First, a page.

5 Roofing Hazards You Need to Know and How to Avoid Them

5 Roofing Hazards You Need to Know and How to Avoid Them

Roofing work is hazardous and anyone involved in this type of work should be fully aware of the risks to prevent serious accidents from happening. Whether you’re a roofing expert or a homeowner attempting to perform repairs up above, knowing the pitfalls and putting in safety measures beforehand keeps you protected at heights.

If you’re performing regular roofing maintenance and repairs on a building, installing roof anchor points is a good place to start. There are a number of other ways to keep you safe when working at heights but what are the roofing hazards you need to be aware of? Let’s talk about them so you can be fully prepared during your next work session.

5 Roofing Hazards You Need to Know and How to Avoid Them

1. Unprotected Roof Edges

Working from heights is one of the leading causes of fatalities in the workplace. This hazard increases when the roof edges aren’t protected. Most roofs don’t offer any protection on the edges, making repairs and maintenance work in this area doubly dangerous. Installing barriers or handrails is essential If you need to be on the roof often for the purpose of maintaining or repairing the building’s HVAC system or boilers.

Installing handrails or barriers on your house wouldn’t be your first option especially if you’re not planning to spend more time than necessary on your roof! However, as a homeowner, you can avoid falling from the roof by wearing non-slip footwear and not performing repairs or maintenance in bad weather. Staying away from unprotected roof edges also mitigates the risk of slipping and falling.

2. Fragile Roof Surfaces

Being aware of fragile roof surfaces beforehand prevents unnecessary accidents from happening. Before carrying out roof repairs and maintenance, find out if there are skylights or vents installed. These structures shouldn’t be stepped on if you want to avoid falling through the roof! You also need to look out for any holes, loose tiles or rusting surfaces.

Before performing any roofing work, high-risk areas must be identified and mitigation steps implemented to protect yourself when working at heights. Inspecting the roof surface carefully before doing repair work will give your workers the information on whether there are fragile surfaces to avoid.

3. Tripping or Slippery Hazards

Protrusions, roofing components and slippery surfaces turn into serious hazards when working at heights. Tripping without having a fall arrest system in place can result in roofers falling and injuring themselves, or at worse, cause a fatality. The same applies when slipping on smooth or wet surfaces with no grip.

Looking out for protrusions is vital when on the roof and using a fall arrest system is one of the best ways to protect yourself from tripping hazards. It’s also a legal requirement in many countries for protecting workers at height. Wearing the right footwear is also essential for avoiding slippery hazards so make sure your workers are kitted out with non-slip boots.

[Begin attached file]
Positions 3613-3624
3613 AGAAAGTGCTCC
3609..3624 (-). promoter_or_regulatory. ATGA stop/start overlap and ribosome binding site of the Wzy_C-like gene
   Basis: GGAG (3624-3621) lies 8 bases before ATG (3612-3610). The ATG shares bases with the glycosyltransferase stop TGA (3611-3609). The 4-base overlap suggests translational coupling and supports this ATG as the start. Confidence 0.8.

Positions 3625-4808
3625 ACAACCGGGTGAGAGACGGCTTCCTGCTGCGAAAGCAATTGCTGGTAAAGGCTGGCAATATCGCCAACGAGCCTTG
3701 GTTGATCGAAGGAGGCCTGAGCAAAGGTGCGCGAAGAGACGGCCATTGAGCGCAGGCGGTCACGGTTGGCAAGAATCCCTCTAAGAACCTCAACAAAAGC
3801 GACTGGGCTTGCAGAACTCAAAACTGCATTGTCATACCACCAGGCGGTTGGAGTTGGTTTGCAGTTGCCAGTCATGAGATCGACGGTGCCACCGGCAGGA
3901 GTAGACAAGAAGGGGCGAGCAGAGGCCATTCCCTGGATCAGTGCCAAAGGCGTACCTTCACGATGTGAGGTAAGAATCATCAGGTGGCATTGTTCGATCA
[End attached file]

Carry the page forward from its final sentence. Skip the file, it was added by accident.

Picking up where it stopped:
4. Unsafe Roof Access

Statistics reveal that the number of falls from ladders has more than doubled in recent years!

Accessing the roof safely prevents mishaps from taking place. Using the right equipment to do this is vital for making height work safe. Ladders are often used to access roofs but they’re not always the safest option for reaching areas at height.

Installing a roof access hatch especially if regular maintenance work needs to be performed will give your personnel more confidence when accessing these areas. Homeowners would also benefit from installing a residential access hatch, giving them safe internal entry to their roof. Quality, custom designs will fit in with your home or building design without becoming an eyesore. They’re also lightweight and easy to use, saving you the hassle of lugging a ladder around!

5. Bad Weather Conditions

Hearing a tree fall on your house roof during a storm could make you want to inspect the tiles immediately to check for any damage. However, working at heights during bad weather is hazardous. Other bad weather conditions also make roofing work dangerous:

  • Working on the roof during the heat of the day leads to dehydration and sunburn if you’re not wearing personal protection equipment such as hats and UV-protected workwear.
  • Being on the roof when it’s raining or snowing increases your risk of slipping and falling if you’re not using a fall arrest system or the edges aren’t protected.
  • Strong gales can unbalance you and send you over the edge if there’s no roof barrier or handrail.

Before performing work at heights, check out the weather forecast so you’re not unexpectedly caught outside during a storm.

Wearing the right gear and installing roof equipment such as anchor points will help to keep you safe if you have to work under bad weather conditions.


Roofing hazards are real and can be avoided when using the right equipment designed for heights’ work safety. Installing roof anchor points, barriers or handrails, wearing the right PPE and avoiding bad weather are some of the tips for keeping safe from these hazards. Practicing heights safety is key to avoiding the dangers of being on the roof and preventing you from becoming a falling statistic!